My second example is Elder Scrolls III: Morrowind, I prefer it to Skyrim & Oblivion, because it didn’t have auto-leveling of enemies and you could kill every person in the game, and even the main story characters (even the GODS). It didn’t take you by your hand and told you, you shouldn’t go there, you shouldn’t kill these. You could explore everything freely, but if you got into dangerous territory you would soon notice it and try to get out of there or sneak your way around.
    It had almost the same leveling system as Skyrim and Oblivion, but I think it is still the best leveling system out there. You just level the stats that you use most… if you don’t like magic, you won’t level it. But there are no classes that hinder you to become and axe-swinging mage thief.

    Then there’s also Dark Souls (this is of course not a WRPG but its no JRPG either). The great thing about the leveling system in DS is, that it doesn’t even matter that much (you can get through the game with level 1 if you are really good). Most of the “leveling” happens in you… you as a player get experience from failing and learn from it and do it better the second time around. The game leveling happens with souls which is the main currency and also used for everything else, buying weapons, items. And the world is also “open”, although not that free as in Skyrim, because there are multiple paths and you can choose which one to go, and they are all intertwined. Nobody tells you which path is the best, if you go in one direction and fail too much, you can try another. The monsters are not leveling, but are even dangerous if you think you are too high level for them.

    I guess this is one of my main points, auto-adjustments of enemies really sucks.

    Some people might consider this really frustrating, that you are so weak in the beginning, but I think for experienced gamers it is really great, because the world feels like it could really exist. You can’t just walk unprepared into a dungeon with a mountain troll and be sure that you can handle him because of auto-leveling. And it makes you that much more proud when you, at some point, are stronger than most of the enemies that you know. It really respects your growth. What’s the point of leveling if the rat is always as strong relatively as in the beginning. It also opens up more possibilities. If you are confident, you can try to fight monsters that are strong in the beginning and if you do it, you can feel proud of yourself. If you are not so confident, you can try to max out every skill that you can, or sneak around dangerous battles until you feel confident enough to tackle the challenge.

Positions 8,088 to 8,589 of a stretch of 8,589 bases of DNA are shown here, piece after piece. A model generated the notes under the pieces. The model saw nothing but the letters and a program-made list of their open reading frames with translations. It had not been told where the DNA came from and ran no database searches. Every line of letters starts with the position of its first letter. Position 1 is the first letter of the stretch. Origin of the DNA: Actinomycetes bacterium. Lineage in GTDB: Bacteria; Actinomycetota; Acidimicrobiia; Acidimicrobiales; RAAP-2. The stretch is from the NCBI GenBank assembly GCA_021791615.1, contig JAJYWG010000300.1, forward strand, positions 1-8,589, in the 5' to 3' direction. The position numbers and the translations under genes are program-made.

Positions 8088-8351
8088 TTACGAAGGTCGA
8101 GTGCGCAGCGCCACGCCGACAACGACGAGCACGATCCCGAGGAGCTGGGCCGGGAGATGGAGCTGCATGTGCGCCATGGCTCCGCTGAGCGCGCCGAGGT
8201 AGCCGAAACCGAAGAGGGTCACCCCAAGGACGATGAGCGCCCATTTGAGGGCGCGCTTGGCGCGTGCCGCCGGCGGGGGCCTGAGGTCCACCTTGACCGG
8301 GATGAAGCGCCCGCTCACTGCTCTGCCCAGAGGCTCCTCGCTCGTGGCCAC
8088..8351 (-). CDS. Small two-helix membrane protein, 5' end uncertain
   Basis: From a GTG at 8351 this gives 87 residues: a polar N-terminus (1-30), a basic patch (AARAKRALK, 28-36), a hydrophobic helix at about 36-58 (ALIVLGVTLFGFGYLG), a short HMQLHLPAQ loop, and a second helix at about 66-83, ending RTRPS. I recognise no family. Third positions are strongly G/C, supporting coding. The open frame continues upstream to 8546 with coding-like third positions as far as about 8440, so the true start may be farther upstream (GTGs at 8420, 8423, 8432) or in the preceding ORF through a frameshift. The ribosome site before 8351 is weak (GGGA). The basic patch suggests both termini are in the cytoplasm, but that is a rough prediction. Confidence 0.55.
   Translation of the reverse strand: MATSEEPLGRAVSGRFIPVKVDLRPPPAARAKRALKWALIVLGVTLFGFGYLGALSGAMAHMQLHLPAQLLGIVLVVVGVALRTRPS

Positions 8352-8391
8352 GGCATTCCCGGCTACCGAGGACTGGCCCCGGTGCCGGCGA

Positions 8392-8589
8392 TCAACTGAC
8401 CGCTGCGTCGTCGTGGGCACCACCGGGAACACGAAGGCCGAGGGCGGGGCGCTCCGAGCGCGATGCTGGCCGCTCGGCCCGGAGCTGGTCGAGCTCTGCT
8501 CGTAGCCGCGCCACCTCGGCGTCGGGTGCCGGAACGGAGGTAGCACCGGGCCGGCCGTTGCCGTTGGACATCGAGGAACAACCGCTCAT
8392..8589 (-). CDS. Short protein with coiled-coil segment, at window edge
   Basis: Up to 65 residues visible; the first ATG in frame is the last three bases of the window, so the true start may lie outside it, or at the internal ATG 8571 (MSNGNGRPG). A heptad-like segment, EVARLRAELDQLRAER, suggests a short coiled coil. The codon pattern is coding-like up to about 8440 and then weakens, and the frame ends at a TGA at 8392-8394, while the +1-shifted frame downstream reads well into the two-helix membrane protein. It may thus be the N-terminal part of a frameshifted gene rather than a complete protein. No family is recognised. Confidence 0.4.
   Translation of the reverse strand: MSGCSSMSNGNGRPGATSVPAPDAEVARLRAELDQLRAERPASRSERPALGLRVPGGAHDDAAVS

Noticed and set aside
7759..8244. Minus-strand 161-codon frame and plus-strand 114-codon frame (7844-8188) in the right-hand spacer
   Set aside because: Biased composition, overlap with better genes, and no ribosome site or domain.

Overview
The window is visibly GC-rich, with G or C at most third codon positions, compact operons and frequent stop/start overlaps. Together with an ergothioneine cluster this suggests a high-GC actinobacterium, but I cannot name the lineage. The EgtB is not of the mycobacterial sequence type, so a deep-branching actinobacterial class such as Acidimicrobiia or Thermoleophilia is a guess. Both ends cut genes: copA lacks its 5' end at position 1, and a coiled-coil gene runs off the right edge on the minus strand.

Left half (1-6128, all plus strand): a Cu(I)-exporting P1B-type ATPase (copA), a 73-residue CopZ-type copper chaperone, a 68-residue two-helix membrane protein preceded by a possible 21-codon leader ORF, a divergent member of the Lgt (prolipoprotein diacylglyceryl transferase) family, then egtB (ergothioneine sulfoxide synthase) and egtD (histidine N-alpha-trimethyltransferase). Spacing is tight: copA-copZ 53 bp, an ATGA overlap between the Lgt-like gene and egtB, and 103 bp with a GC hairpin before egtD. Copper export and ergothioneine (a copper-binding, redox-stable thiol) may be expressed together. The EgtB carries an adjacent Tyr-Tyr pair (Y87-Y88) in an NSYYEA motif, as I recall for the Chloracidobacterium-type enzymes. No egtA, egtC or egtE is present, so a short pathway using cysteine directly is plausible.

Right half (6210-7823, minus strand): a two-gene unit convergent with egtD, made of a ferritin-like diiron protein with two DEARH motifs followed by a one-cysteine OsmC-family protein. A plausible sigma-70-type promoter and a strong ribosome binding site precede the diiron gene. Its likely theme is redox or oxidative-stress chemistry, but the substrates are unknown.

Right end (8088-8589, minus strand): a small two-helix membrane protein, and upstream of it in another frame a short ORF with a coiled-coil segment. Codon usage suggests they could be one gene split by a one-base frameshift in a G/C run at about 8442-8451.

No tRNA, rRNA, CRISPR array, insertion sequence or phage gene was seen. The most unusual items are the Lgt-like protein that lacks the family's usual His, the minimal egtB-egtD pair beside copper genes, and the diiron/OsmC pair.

It never felt like a grind to me in Gothic or Morrowind (you can argue about Dark Souls), the leveling and growth just happened as a by-product of exploration and questing.

    ..Ok that was a really long post, sorry for that 🙂
    I hope you get my point.

    PS: I’m not talking about random battles, random monster spawning etc. ..these usually also suck.

    PPS: For everyone who liked Skyrim, not for the graphics, but for the large open world and the many quests, should really revisit Morrowind. It has a much larger world, many quests, stunning locations, great lore.
    But beware fighting system is pretty bad (you are rarely hitting enemies when your stat is very low) and there is not full voice acting, so you have to read a lot

  6. JustRadek says:

    One thing I haven’t seen mentioned here or the lengthy discussion on Gamasutra is the original purpose of the grind: to extend play-time. I don’t think many JRPGs these days have mandatory battle-grinding of any kind. Instead, they’re often extended through brutally long-winded and inane dialogues that lack any real interaction (binary choices that have no effect on the game don’t count).

    Good job on covering the systems of Chrono Cross and less-known titles like Romancing SaGa. Maybe you’d like to look at crafting systems in the future? They’re not as mandatory as grinding used to be, but present actual gameplay and can have a huge impact on the duration of a game, e.g., Monster Hunter.

  7. Xavier says:

    Nice interesting thoughts on RPG mechanics, as always! I’ve been thinking about someday making an RPG where battles are actually rare, really only story events, where you are faced with antagonists who are not open to discussion. That would add weight to each battle, and of course the game would not end in case you are defeated.

    Basically I agree it’s time we have less grind, and more interesting/meaningful content!

    • wzackw says:

      I’d love to work on an RPG someday! Seems like a big project that requires a big team though. But I’m full of ideas. And it is fun when battles are rare enough that they stay fresh!

Leave a Reply

Fill in your details below or click an icon to log in:

WordPress.com Logo

You are commenting using your WordPress.com account. Log Out /  Change )

Google+ photo

You are commenting using your Google+ account. Log Out /  Change )

Twitter picture

You are commenting using your Twitter account. Log Out /  Change )

Facebook photo

You are commenting using your Facebook account. Log Out /  Change )


Connecting to %s